The 22 nm GAA NW FET structure is designed after an experimental device [16] and, Fig 3 shows a comparison of experimental versus simulated I_{D}-V_{G} characteristics, on both linear and logarithmic scales, at a supply bias of 1.0 V. Two three-dimensional finite-element (FE) device simulation approaches, implemented in VENDES [17], have been considered in this work. First, a quantum-corrected drift-diffusion (DD) method, able to efficiently characterize the device behavior in the sub-threshold region. Second, a quantum-corrected ensemble Monte-Carlo (MC) approach, that produces noisy results in the sub-threshold (see Fig 3) but it is able to correctly capture non-equilibrium effects, thus being valid for calculating the device on-current (I_{on}). The DD approach, thanks to a careful fitting of the mobility models [18], also shows a very good agreement with the experimental data in the device on-region; however, this method has been previously demonstrated to produce inaccurate results in on-region variability studies that involve fluctuations in the device channel cross-section [19], as is the case with LER. The simulation times of one gate bias point at V_{D} = 1.0 V using either 3D quantum-corrected DD or MC simulations are on average 1.4 hours and 80.3 hours, respectively, in an Intel i7-9700K CPU @ 3.60GHz single core for a 190 K nodes device mesh. Therefore, to save computational time and resources, we combine fast DD simulations to obtain the values of the sub-threshold region figures of merit, i.e. off-current (I_{off}), sub-threshold slope (*SS*) and threshold voltage (V_{th}), with slower MC results to extract the I_{on}. As indicated in Fig 3, I_{off} and I_{on} are calculated as the drain currents at the specific gate biases of 0.0 V and 1.0 V, respectively. V_{th} is extracted via the linear extrapolation (LE) method, that defines the threshold voltage as the x-intercept of the curve linear extrapolation at its maximum first derivative point [20]. Note that, unlike the off- and on-currents, to obtain an accurate V_{th} value several gate bias points need to be simulated, with average execution times of 8.4 hours. The *SS* is the slope of the linear part of the I_{D}-V_{G} curve observed for V_{G} values lower than V_{th} (see Fig 3). Therefore, once you obtain V_{th} you can also estimate *SS* without any further computation. Table 2 shows the main figures of merit for the 22 and 10 nm gate length devices, in ideal conditions, i.e. not affected by LER.

Quantum-corrected drift-diffusion (DD) and Monte Carlo (MC) simulations are included for comparison. The main figures of merit (FOM) that characterize device performance, off-current (I_{off}), threshold voltage (V_{th}) and on-current (I_{on}) are included.

LER is a source of variability that arises from the fabrication processes since the device edges are not perfectly smooth and deviate from the ideal shape. At the current scaling level, with dimensions below 10 nm, LER can be as large as the size of the device’s critical features, thus heavily impacting the transistor’s performance and reliability [2]. To model LER, the edges of the nanowire in *y*-direction (see an example in Fig 4) are deformed according to the shape of a roughness profile created via the Fourier synthesis method [21]. These deformations are typically characterized by two parameters: i) the correlation length (CL), which describes the spatial correlation between deformations in the different points of the device in the *x*-direction and, ii) the root mean square (RMS) height, that establishes the amplitude of the roughness in the *y*-direction. First, the Gaussian spectrum (*S*_{G}) is used to generate the roughness as follows:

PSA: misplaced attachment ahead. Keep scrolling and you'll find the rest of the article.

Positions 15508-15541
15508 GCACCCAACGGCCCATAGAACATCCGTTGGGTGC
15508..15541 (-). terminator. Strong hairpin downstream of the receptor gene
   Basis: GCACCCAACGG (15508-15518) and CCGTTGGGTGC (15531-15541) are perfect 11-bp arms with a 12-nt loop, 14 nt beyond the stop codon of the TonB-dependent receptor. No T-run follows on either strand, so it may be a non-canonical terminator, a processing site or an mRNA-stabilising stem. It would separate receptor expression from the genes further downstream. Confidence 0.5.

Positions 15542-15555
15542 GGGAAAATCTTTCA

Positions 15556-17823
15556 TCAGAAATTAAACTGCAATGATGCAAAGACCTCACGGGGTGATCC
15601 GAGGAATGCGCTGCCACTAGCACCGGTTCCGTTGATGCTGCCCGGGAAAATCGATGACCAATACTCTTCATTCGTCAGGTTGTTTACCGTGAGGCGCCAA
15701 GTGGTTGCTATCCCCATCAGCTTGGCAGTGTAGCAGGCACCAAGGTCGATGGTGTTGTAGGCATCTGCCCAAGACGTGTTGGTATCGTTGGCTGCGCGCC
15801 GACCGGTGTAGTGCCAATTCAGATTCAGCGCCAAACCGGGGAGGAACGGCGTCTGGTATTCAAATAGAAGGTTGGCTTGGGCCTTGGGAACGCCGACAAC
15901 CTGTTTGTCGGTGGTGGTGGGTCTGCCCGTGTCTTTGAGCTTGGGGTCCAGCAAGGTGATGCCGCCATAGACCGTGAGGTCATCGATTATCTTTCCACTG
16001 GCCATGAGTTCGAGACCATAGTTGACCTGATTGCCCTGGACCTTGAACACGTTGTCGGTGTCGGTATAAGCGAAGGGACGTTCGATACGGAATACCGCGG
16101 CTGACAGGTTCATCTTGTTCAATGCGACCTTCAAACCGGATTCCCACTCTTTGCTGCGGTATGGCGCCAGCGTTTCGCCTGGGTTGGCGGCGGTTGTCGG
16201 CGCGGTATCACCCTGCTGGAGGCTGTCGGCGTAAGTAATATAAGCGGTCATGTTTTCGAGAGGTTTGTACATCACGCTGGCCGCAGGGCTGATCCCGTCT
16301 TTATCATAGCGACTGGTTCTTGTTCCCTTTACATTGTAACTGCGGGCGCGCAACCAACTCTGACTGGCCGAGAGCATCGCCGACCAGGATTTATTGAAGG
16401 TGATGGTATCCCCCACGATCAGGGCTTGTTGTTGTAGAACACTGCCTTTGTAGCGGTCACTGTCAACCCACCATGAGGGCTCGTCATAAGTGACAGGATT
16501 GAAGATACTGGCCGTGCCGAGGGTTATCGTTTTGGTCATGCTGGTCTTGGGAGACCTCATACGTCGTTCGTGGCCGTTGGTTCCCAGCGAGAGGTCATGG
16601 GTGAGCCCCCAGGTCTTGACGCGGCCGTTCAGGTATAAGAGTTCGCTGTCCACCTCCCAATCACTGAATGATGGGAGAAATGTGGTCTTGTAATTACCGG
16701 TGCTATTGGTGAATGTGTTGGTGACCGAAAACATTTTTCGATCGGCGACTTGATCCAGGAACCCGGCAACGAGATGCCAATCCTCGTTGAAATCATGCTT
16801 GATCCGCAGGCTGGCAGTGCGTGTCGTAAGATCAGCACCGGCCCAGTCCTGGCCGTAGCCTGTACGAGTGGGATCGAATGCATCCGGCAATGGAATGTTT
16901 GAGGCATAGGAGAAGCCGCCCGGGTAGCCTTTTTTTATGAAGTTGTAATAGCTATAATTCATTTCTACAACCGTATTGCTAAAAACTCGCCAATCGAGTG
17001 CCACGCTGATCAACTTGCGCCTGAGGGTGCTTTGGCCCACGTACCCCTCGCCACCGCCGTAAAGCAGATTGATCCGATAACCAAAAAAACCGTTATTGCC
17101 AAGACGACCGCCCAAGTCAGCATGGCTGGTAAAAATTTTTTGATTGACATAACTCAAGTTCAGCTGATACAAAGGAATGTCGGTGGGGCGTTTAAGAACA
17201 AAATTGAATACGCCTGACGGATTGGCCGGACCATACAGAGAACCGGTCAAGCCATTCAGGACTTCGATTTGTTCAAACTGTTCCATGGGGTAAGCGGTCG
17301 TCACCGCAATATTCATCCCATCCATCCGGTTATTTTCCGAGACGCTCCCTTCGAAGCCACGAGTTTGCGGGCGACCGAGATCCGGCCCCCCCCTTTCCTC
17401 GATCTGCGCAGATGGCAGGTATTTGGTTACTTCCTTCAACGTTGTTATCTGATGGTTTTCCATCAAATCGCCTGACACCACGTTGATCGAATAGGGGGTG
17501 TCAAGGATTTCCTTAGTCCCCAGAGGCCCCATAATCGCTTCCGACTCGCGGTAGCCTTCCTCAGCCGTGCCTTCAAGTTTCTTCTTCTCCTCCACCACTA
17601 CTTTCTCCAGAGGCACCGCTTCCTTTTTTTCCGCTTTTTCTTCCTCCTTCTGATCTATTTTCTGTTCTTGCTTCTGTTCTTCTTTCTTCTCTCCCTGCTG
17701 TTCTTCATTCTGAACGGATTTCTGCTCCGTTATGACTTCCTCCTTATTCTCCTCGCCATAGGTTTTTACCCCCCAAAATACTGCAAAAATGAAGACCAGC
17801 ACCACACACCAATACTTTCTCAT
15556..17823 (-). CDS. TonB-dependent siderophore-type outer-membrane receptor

(1)
being *k* the frequency values that are defined by the discretization in real space. Then, the spectrum *S*_{G} is multiplied by an array of complex random numbers and transformed back to real space via an inverse fast Fourier transform. The applied LER is uncorrelated, i.e. the deformations will not be equal at both edges of the device, mimicking the real fabrication process. Fig 5 shows an example of a roughness profile with a CL = 10 nm and a RMS = 1 nm, which is then used to modify the device structure. Note that, the FE-based tetrahedral discretization will allow to properly capture the LER-induced deformation.

The correlation length (CL) is 10 nm and the root mean square (RMS) height is 1 nm.

The outline of the ideal undeformed device is included as reference.

## Machine learning modeling

Machine learning and deep learning models have been successfully applied to many research areas [22]. However, the use of such methods to deal with the most relevant transistor design challenges has only recently been initiated. As it was previously noted, the characterization of Si-based GAA NW FETs behavior requires very time-consuming simulations, especially in the case of using MC methods. For this reason, we propose a machine learning approach to predict the impact of LER on these devices with the aim of decreasing noticeably the total simulation time. In particular, to obtain the device on-current (I_{on}), off-current (I_{off}), sub-threshold slope (*SS*) and threshold voltage (V_{th}), we plan to use multi-layer perceptron (MLP) networks, which are simpler with respect to other types of neural networks but powerful enough to deliver very good results [23]. In any case, we will also compare the performance results against other well-established ML methods.

MLPs are fully connected feed-forward neural networks, which consist of three or more layers (an input and an output layer with one or more hidden layers). An example is shown in Fig 6. The input layer consists of a set of neurons (from *x*_{1} to *x*_{n} in the figure) representing the input features. Each neuron in the hidden layer transforms the values from the previous layer with a weighted linear summation, followed by a non-linear activation function. The output layer receives the values from the last hidden layer and transforms them into the output values. The neurons in the MLP are trained with the back propagation learning algorithm. As a result, MLPs are designed to approximate any continuous function and can solve problems which are not linearly separable for either classification or regression. In our case, we will focus on regression since the goal is to obtain the values that characterize a particular device (I_{on}, I_{off}, *SS* and V_{th}) using as input some features describing its LER deformations.